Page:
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Ameren Missouri filed requests Wednesday with the Missouri Public Service Commission to raise its electric and natural gas base rates next year.

Ameren officials said the new rates would take effect "to reflect major upgrades to electric and natural gas system reliability and resiliency for customers, as well as investments to support the transition to cleaner energy for the benefit of customers and local communities."

Ameren officials said their customers have seen rate decreases in recent years, including two electric base rate decreases since 2017 and a natural gas rate decrease in 2019. Currently, according to Ameren, their electric rates are 8.3 percent lower than they were in 2017.

If the PSC approves the rate increase, it would cost an average electric customer about $12 more a month (based on approximately 1,029 kilowatt-hours of usage per month). For Ameren natural gas customers, mainly located in central and southeast Missouri, the increase in base rates would cost about $4 more a month for the average residential customer.

If approved, the new electric rate request reflects a 5.4 percent total increase over an almost five-year period, a yearly average of approximately 1 percent, according to figures provided by Ameren.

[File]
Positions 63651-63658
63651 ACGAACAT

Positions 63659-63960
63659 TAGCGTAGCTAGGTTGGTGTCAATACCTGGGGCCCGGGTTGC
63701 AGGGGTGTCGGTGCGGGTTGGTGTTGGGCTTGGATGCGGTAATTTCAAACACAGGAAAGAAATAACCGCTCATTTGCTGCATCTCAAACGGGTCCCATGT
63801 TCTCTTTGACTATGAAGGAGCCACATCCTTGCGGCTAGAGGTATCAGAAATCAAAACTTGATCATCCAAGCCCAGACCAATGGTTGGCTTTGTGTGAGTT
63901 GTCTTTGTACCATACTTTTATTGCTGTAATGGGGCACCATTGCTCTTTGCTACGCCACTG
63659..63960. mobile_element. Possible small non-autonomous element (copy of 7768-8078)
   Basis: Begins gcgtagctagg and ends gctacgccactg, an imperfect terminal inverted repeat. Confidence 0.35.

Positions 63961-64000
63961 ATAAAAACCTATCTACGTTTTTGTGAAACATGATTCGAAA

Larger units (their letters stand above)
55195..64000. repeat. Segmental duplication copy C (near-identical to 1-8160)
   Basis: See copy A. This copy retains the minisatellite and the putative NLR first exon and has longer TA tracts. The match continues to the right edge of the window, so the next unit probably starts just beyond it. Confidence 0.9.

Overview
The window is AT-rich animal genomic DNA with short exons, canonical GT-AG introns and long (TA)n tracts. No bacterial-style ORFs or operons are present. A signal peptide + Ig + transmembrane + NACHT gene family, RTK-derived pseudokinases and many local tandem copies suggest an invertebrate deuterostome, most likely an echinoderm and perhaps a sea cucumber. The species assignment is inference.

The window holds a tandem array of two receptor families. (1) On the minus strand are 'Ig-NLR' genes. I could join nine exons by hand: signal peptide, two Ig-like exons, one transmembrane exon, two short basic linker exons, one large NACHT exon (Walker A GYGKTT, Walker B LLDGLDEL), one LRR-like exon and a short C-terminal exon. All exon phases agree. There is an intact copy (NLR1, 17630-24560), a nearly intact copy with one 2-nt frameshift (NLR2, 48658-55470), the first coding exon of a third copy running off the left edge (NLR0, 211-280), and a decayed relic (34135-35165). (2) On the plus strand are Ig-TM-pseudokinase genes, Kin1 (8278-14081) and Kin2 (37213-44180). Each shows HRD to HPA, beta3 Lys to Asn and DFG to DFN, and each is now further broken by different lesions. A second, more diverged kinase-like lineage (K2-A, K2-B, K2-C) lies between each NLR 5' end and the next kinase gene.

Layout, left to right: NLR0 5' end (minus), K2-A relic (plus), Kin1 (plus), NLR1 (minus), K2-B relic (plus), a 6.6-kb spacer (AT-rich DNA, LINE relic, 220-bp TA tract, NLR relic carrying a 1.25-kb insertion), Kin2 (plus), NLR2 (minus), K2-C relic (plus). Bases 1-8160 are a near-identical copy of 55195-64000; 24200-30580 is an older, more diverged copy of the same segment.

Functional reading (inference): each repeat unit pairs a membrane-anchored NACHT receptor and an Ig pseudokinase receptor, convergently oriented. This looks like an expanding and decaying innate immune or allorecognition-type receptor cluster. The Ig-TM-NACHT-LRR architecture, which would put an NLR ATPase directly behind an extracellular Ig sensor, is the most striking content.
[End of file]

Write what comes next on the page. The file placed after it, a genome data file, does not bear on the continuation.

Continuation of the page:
"Due to COVID-19, we delayed our rate review requests," Ameren President Marty Lyons said. "We've also been reducing our expenses to keep costs as low as possible, which is why our electric rates are well below the average in other Midwest states and across the country, and are positioned to remain relatively low even after this adjustment."

Lyons said Ameren Missouri's investments have made a difference for customers. He said that was demonstrated by the company's system performance during the extremely cold weather in February that stressed the electric grid and natural gas systems in parts of the United States.

"As the weather created challenges in several areas of the country, Ameren Missouri did not experience any significant reliability issues," Lyons said. "We are seeing fewer outages with shorter durations thanks to investments made in infrastructure."

The PSC review process that can take up to 11 months.

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